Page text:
This Is All The Internet’s Fault.

A Cautionary Tale

There’s a corpse in Ras’s bathtub. That’s not important, at least not currently. Here is what is important: the toilet paper roll is empty, stripped as naked as the aforementioned body in the bath, and Ras has just taken what may very well have been the largest, most explosive shit of her life.

Her universe has suddenly winnowed down to the bathroom and all its assembled objects: a dirty sink, a clawfoot tub, a corpse. The toilet paper roll, which is–again–empty. All of the towels are in use elsewhere. Ditto the shower curtain. That leaves Ras with very few options. Not the bloodstained trousers currently pooled around her ankles–she’s not a fucking animal, Jesus, c’mon–and not her mangled hand, the reason her nice new pants are all bloodied up in the first place. There’s not much time left, but she’ll be damned if she leaves this restroom in a state that would make an elderly poodle blush.

That gives her just two other options: the shower mat (cornflower, just as frayed and nasty as all of its kind) and the actual cardboard tube the toilet paper used to happily exist on. The corpse is beginning to make a high-pitched, uncomfortably wet noise, like air escaping an improperly-sealed plastic bottle. It’s pretty easy to guess what comes next after last night’s adventures. After the vindaloo, but before the screaming? That part. Yeah.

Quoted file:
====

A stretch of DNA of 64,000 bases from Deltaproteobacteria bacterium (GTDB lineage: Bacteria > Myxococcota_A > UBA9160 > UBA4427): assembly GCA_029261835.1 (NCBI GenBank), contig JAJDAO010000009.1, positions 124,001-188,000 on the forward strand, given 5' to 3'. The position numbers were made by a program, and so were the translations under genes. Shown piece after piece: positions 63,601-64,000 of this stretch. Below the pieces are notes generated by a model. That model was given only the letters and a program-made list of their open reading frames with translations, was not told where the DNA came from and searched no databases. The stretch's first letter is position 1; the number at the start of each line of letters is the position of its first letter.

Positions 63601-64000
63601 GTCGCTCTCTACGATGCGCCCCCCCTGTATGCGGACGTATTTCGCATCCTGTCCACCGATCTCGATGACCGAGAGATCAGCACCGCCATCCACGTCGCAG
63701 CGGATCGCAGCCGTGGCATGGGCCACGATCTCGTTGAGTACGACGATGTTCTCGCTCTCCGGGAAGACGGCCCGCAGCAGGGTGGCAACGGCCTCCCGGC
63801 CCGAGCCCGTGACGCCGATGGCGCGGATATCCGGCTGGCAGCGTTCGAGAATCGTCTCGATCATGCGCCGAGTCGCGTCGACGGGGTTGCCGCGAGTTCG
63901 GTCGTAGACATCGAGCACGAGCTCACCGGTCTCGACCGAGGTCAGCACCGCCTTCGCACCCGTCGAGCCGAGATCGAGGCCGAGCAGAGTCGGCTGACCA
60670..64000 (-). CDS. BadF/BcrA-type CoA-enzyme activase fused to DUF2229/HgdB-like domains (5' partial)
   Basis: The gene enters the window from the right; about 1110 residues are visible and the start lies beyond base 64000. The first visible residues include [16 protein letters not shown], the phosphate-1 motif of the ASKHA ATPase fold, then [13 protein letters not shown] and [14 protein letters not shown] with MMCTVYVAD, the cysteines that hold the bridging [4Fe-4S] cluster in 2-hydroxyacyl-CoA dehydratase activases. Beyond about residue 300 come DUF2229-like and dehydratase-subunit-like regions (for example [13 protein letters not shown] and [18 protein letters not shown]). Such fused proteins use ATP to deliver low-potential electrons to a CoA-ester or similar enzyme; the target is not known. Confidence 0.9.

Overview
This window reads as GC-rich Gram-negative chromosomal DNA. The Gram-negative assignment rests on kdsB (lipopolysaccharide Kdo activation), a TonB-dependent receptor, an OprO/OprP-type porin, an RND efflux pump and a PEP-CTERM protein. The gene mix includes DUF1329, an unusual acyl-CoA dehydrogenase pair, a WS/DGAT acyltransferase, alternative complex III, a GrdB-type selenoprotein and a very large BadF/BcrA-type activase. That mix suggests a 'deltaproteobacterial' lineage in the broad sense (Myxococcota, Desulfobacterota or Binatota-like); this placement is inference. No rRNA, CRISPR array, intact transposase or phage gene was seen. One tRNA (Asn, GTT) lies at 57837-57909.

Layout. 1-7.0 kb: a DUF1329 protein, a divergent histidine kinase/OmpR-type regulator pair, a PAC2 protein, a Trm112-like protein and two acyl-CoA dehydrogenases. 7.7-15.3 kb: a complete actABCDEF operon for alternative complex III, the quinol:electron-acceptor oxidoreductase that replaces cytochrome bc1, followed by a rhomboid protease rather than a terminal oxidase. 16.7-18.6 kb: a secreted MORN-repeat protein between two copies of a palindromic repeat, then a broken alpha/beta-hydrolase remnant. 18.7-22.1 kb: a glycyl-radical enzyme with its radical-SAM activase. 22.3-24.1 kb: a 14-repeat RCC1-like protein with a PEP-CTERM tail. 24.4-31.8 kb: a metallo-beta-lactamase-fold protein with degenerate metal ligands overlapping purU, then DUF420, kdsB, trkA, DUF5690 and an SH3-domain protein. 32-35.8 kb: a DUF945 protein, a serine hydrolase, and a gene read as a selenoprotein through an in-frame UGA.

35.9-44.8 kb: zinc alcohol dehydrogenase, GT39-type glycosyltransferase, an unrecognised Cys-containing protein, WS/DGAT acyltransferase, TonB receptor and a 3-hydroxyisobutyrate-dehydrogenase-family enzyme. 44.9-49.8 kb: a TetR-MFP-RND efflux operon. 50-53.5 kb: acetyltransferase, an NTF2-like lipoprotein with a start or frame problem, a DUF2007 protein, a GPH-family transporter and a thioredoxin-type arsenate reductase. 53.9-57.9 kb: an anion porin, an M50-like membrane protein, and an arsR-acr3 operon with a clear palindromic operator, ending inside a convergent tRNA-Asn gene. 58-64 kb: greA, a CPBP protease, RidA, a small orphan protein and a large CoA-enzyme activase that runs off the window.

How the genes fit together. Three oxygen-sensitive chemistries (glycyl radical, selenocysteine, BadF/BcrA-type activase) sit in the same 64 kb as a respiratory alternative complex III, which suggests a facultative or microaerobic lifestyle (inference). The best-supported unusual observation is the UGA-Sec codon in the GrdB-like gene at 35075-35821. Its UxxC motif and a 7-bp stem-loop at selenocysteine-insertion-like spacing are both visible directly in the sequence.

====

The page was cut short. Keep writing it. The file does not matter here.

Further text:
Cardboard tube it is, then. People used to wipe their asses with corncobs. When you think of it like that, it’s a step up, really.

Ras has the tube unattached from the dispenser and halfway to its final grisly destination before the better, less disgusting solution hits her. Why not just hose off in the shower instead? She’s got time, right? Last night it took something like five minutes from that wet noise until the hatching. She’ll be quick. In and out. Like a boss.

Gingerly she climbs out of her bloody trousers. Slowly–carefully, very carefully–she steps over the lip of the bathtub, trying not to use her bad hand at the same time as she’s trying not to step on the poor bastard crumpled like a used kleenex against the cold white porcelain beneath her. He never even mentioned his name. Ras feels a pang inside, although it might just be more indigestion. Vindaloo and fear are a bad mix.

The showerhead burbles lukewarm water. The corpse’s uncorking noise continues to grow in pitch. It doesn’t take long to get clean–at least, Ras doesn’t think it takes that long. But here’s the thing about time in bathrooms: it doesn’t work like time anywhere else in the world. You think you’ve been in the shower five minutes, but really? Five hours, if you’re lucky. Rip Van Winkle fell asleep in the bath and look what happened to him.

So the water’s barely switched off before the stalk is hatching from the corpse’s head.

Ras is surprised, and Ras is terrified, but Ras is also CLEAN, and there is very little as liberating in the world as getting clean. She sails back over the side of the tub like her head is on fire and her ass catching. She briefly catches a glimpse of herself in the medicine cabinet mirror as she sails by–eyes as big as saucers, black hair streaming like a comet’s tail–and then she’s past, grabbing the only weapon she can think of: the heavy porcelain lid of the toilet tank, underside slightly damp with condensation.

I should have just gone to the goddamned bodega and bought a cheap roll there, she thinks, bringing it down on the parasite with all the strength she’s got.

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